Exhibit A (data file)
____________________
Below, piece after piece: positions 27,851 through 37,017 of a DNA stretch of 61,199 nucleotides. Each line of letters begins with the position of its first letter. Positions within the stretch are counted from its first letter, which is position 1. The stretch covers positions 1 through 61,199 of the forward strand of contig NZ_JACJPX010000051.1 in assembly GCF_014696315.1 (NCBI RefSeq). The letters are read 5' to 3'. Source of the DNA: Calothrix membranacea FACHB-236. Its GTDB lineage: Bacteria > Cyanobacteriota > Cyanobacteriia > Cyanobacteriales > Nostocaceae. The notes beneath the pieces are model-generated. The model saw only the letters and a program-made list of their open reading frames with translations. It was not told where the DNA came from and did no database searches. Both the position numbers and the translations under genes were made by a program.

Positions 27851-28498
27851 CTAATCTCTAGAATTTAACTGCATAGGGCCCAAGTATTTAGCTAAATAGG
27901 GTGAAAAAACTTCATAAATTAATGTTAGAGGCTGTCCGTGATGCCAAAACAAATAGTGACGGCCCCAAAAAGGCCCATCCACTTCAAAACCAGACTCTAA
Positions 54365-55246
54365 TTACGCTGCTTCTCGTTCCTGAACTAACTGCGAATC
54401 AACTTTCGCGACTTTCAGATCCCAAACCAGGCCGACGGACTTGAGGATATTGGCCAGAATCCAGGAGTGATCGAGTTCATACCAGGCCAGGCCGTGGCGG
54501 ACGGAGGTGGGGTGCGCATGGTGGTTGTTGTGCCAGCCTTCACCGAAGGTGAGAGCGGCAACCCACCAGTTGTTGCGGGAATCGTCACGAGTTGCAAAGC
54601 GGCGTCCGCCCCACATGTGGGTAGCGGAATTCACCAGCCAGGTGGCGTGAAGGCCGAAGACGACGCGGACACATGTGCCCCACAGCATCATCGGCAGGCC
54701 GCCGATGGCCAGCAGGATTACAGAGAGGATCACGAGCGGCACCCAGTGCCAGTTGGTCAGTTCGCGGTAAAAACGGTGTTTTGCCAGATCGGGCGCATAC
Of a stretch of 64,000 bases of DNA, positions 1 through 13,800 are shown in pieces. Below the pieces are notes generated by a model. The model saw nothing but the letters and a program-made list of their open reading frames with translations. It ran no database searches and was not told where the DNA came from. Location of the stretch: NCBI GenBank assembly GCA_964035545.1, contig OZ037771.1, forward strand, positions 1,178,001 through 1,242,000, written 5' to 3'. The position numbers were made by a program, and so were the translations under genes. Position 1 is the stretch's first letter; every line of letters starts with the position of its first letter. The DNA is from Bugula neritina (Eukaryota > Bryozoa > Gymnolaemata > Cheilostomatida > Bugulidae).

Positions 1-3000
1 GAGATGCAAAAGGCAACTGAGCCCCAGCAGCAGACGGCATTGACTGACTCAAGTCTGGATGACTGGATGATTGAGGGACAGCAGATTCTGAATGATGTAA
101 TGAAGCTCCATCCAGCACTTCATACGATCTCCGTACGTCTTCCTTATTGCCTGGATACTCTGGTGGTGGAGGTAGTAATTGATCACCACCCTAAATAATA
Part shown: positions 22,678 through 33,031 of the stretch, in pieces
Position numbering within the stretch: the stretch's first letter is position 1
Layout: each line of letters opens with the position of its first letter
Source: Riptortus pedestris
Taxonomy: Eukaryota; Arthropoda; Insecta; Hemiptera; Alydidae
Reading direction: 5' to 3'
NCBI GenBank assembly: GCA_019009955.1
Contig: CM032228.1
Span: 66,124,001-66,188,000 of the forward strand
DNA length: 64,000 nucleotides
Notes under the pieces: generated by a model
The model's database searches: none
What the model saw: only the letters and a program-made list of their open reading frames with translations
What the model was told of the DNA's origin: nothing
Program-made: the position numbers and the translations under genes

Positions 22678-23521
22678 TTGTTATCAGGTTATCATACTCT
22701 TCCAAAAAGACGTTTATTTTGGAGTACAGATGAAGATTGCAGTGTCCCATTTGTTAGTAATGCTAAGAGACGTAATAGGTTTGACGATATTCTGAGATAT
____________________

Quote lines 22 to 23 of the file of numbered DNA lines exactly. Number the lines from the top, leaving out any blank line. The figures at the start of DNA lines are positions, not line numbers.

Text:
Contig: CM032228.1
Span: 66,124,001-66,188,000 of the forward strand